Tuesday, August 28, 2012

Beyond the Comfort Zone

Sam, David and Kyla in front of the Seattle Great Wheel.
One of the things we did in Seattle over the summer was to take a ride in the new Ferris wheel over the Puget Sound, the Seattle Great Wheel.  It only opened June 29th so it was a brand new attraction for the area.  We bought the tickets and as I stood in line watching others, I was thinking that for the money we had to shell out, this ride seemed kind of short!

Our family had our own "car" or gondola and it consisted of two benches facing one another encased in glass.  The encasement was a good idea not only for safety but also to combat Seattle's famous weather.  As you can see in the picture, we were not exactly sweating.

When we got into our gondola, they told us that we would be suspended at the top for a while which makes sense when you consider that they have to load and unload those on the opposite side of the wheel.  I was originally thinking, "That will be nice, we can see a lot up there."

When we got about half way up, I was getting a little edgy.  David kept moving back and forth as he looked from side to side and this would start the car rocking.  At this point, we were suspended over concrete and it was apparent that we wouldn't survive if the bolts gave way.  My older brother's voice from many a roller coaster ride was going through my head, "You know this was built by the lowest bidder!"  My original assumption that it would be too short was way off.  It felt like we were going to be suspended from this death height forever!

Kyla, David and Sheryl from about 200 feet up!
It was easier when we got over the bay. We would probably die from falling into that as well but it seems more comforting being over the water.  I finally began to settle down and relax and enjoy the view.  We could see ships moving around the water.  The Space Needle was also within view.  The Seattle Aquarium was just below us.  Pike's Place Market was a short walk as well.

But when it ended, I discovered that this was not too short nor too long but just the right amount of time.  I ended up enjoying it and was surprised by my anxiety at the beginning.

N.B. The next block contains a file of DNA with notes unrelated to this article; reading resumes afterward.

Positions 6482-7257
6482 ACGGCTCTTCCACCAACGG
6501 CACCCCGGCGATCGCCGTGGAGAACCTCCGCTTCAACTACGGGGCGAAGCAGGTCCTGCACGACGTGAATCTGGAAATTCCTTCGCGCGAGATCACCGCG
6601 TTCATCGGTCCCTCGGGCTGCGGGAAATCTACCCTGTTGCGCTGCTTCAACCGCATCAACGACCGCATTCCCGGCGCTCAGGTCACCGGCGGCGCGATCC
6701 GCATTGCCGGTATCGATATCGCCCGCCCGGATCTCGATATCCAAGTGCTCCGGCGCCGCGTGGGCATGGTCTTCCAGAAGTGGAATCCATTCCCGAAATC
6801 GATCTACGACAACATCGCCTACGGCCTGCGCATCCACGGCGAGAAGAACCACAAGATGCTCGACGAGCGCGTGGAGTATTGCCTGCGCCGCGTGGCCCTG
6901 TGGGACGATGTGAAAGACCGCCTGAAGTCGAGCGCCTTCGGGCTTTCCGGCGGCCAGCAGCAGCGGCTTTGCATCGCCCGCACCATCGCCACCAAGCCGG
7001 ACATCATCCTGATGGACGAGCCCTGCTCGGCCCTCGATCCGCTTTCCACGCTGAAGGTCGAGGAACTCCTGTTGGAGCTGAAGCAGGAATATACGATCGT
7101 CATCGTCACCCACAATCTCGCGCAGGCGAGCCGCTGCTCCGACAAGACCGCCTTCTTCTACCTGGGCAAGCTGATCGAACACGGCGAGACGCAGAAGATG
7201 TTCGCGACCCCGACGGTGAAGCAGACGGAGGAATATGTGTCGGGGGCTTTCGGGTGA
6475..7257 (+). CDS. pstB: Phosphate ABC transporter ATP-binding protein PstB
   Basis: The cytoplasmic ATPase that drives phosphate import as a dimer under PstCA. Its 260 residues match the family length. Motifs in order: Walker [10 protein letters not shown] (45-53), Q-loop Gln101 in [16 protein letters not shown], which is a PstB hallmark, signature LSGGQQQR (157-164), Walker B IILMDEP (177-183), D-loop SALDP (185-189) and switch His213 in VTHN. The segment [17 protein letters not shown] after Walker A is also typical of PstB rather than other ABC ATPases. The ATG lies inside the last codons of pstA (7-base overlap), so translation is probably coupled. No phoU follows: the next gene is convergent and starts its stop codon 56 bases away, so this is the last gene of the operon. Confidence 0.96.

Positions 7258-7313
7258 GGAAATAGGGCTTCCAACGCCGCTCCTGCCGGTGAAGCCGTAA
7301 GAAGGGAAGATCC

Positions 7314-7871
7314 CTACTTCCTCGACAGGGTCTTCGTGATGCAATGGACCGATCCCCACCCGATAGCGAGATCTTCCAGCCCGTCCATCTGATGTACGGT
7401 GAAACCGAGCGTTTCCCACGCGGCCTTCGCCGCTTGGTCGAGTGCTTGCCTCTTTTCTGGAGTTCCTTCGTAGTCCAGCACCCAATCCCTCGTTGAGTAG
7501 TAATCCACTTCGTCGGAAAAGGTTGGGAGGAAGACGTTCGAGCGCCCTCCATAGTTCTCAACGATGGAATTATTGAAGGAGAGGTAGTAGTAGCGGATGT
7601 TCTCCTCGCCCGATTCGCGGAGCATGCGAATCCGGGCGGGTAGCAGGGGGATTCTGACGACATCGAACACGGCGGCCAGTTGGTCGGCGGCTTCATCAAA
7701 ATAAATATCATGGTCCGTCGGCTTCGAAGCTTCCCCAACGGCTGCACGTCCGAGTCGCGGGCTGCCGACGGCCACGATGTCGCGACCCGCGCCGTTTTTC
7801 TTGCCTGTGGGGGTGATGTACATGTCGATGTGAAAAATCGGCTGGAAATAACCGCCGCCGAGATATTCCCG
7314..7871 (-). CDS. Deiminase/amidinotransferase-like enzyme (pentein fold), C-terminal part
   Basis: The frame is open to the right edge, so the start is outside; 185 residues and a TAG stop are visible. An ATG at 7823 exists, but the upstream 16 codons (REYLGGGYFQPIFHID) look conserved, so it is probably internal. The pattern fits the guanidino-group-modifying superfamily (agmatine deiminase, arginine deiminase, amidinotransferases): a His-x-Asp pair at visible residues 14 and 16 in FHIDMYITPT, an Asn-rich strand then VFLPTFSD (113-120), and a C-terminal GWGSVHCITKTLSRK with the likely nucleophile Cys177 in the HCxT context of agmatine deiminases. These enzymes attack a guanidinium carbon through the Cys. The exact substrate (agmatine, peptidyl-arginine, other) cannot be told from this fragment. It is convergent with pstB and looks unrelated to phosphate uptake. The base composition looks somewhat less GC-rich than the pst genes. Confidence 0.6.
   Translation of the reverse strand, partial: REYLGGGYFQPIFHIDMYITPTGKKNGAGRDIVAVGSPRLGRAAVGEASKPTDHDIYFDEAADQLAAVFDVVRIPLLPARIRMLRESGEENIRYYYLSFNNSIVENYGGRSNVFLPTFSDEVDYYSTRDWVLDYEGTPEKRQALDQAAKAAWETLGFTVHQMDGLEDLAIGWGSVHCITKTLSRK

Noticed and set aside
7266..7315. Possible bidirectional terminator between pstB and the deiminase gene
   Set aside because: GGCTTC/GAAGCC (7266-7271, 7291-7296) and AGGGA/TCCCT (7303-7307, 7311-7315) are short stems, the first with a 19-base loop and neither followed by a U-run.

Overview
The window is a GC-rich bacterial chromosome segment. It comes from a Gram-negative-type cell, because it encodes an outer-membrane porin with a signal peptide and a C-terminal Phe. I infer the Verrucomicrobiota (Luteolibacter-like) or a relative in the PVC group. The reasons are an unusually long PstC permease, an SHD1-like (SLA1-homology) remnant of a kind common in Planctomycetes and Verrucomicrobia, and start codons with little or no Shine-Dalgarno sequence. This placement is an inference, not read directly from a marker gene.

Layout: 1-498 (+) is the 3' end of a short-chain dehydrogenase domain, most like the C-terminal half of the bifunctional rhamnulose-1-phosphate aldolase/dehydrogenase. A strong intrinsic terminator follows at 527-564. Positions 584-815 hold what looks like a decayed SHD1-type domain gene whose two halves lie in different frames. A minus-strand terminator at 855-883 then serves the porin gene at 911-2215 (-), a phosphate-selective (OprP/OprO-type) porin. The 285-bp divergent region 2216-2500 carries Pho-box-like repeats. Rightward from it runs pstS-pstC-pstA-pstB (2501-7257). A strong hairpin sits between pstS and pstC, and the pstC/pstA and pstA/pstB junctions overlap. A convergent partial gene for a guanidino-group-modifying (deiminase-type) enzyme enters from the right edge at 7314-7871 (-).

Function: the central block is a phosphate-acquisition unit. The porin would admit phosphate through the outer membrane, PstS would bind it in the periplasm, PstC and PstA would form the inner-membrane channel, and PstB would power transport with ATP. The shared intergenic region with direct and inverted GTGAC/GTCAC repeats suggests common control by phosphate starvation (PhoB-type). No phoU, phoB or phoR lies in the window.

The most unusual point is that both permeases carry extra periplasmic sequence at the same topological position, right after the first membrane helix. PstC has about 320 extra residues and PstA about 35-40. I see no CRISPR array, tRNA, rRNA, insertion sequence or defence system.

Fear and anxiety are funny things.  They may strike us at unexpected times in life.  How we react is up to us. I understood that any catastrophe at this point was beyond my control.  I might as well try to enjoy it as best I could.  It seems like we do this in our walk with God.  We like to be in control and when we discover that we aren't, it makes us a little edgy.  We try to re-establish control even in our prayer lives.  We direct God to give us just what we need.  Or at least what we think we need.

What if we prayed to enjoy the blessings we've already received?  We might be more likely to sit back and enjoy the view.


Tuesday, August 14, 2012

Christianity and the Prius Plug In

Sheryl stands in front of our new Prius Plug-In
in Burien, Washington
Those of you who know me well would figure it is past time we bought a new car.  The last vehicle we bought, we didn't incur any debt (savings = more overall purchase power).  Our belief is that we shouldn't pay more for a vehicle by making payments in taking out a car loan.  In the past we've always bought used vehicles but this time we decided to buy new.

Good stewardship is important to us whether we are talking about money or God's creation.  So we decided that our next automobile would have a very high miles per gallon rate.  Sheryl (my wife) began to thoroughly research vehicles that were fuel efficient.  She decided to go with the Prius Plug In.  Unfortunately, it is not available for order by Toyota dealers in Oklahoma.  We were planning on going to Seattle to see my sister and her family anyway, so Sheryl began to shop online for our next car there.  We would fly in and get the car - she even arranged for the dealer to pick us up at the airport!  An added bonus is that we saved money by not renting a car while we were there.

We were a little nervous about making an online purchase this large but since we were going with a reputable dealer (Burien Toyota), we felt like we were doing the right thing. And so that's how we ended up making a large part of our vacation the drive home.

So how is being a good steward of the environment a part of Christian discipleship?

The environment can be a touchy subject.  There are many people who do not support Climate Change.  I tend to go with the majority of scientists on this and believe that emissions do effect the weather (it currently feels like Oklahoma is trying to move from a plains ecosystem to a desert ecosystem).  I hope and pray that I am wrong in this!  My simplest rationale for my belief in Climate Change is the traditional conservative value: hope for the best and prepare for the worst.

But let's take Climate Change out of the debate for a moment.  Tailpipe exhaust does affect human health.  Studies show that children who live in the cities with worse air pollution ratings have higher rates of asthma.  This makes sense in that people used to commit suicide by locking themselves in a closed garage with the car running.

So being a good steward of God's creation has positive impact upon God's children.  The less gas I burn in my car = cleaner air = healthier families.  It's hard to argue against caring for our kids.  As Christians we remember that when the disciples tried to brush off all the little ones when they were crowding around Jesus, they heard their rabbi say, "Let the little children come to me." I try to model this each day - I'll also do my part to make sure they can do so while breathing easily.